To achieve this, we are very focused on bringing in best-in-class talent to help us expand WorldHotels and grow the ALHI portfolio. This is the first-time that hoteliers are running WorldHotels, which was previously owned by a technology company. The difference now is that our leadership team truly understands the importance of a customer-centric approach in driving revenue for our properties. Our aggressive growth strategy is completely customer-driven.
How do you best assess executive-level talent for competency and cultural fit, specifically when it comes to leaders across the sales, marketing and commercial functions of our business?
When assessing a candidate, I place an enormous value on a person’s cultural fit and what job they may have in the organization in 2-4 years. I rarely hire someone just for a specific role as the market is so dynamic today that you need that kind of flexibility and depth within your organization. I also place a very high value on people who are able to inspire other people and who can think on their feet, are not afraid to propose bold ideas, and who challenge outdated ways of doing things.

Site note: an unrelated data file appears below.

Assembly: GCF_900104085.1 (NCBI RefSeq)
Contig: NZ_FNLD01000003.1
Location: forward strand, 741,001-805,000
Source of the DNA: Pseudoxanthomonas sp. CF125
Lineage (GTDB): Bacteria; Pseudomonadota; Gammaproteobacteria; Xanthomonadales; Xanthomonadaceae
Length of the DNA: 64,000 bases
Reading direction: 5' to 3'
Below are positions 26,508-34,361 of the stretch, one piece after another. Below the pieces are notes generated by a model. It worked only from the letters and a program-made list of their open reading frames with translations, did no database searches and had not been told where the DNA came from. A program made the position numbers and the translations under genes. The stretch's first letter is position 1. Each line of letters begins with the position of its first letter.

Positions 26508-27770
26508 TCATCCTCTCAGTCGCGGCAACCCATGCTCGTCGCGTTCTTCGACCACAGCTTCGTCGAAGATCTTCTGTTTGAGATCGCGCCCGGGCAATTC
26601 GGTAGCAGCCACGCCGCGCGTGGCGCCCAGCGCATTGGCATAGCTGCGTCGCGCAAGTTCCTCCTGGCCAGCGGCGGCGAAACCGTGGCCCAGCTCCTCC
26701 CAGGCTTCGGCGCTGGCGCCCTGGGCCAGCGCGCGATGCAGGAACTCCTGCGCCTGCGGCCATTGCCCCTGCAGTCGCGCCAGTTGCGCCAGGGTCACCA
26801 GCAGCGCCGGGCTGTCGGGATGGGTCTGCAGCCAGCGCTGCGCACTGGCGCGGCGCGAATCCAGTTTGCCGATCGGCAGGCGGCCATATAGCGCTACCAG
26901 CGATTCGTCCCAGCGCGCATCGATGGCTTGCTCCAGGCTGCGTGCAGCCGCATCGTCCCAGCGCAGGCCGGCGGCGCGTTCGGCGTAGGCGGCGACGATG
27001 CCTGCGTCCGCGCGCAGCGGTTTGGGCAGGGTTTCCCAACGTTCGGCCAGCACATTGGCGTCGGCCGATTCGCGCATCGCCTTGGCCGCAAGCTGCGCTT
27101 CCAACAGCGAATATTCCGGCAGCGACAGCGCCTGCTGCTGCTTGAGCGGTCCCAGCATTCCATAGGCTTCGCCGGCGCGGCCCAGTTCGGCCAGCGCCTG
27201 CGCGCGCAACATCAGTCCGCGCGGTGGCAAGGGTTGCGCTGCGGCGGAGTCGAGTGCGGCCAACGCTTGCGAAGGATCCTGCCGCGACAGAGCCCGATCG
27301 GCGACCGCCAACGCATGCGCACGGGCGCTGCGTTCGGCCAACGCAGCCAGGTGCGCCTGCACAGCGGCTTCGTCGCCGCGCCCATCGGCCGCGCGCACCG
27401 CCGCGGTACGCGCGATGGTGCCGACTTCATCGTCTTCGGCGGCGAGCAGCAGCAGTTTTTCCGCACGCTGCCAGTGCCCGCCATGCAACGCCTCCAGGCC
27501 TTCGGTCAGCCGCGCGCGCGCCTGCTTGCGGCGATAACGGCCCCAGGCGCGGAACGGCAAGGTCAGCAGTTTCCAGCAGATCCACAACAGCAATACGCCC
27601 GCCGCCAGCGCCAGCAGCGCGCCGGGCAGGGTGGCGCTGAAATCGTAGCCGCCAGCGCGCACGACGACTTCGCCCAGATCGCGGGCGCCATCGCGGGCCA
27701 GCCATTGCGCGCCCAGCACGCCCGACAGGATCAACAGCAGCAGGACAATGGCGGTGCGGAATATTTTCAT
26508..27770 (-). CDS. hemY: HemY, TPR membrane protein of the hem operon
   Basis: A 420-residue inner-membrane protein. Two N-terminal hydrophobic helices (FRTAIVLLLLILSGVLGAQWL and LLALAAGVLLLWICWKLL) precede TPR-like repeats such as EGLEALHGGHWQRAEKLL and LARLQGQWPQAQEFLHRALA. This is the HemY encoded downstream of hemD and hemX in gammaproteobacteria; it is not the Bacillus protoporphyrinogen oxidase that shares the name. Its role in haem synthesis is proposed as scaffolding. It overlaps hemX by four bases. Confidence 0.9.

With two different but complementary business units, how have you and your leadership team created a ‘synergistic’ culture between the WorldHotels and ALHI while simultaneously maintaining some of the ‘individual’ cultures each was founded on?
Since the acquisition of WorldHotels, we’ve operated ALHI and WorldHotels as separate entities. However, this is about to change as we are now very focused on more closely aligning our two two sales teams to drive more revenue for our member hotels. We have already begun to roll out shared services in areas such as finance, portfolio development, and human resources.
Striking the balance of ensuring you take the best of these two long-standing companies and supercharge it with new and fresh ideas is one of the hardest things you can do as a leader. It requires open communication and a willingness to continually listen and push associates to think differently and share their ideas and concerns.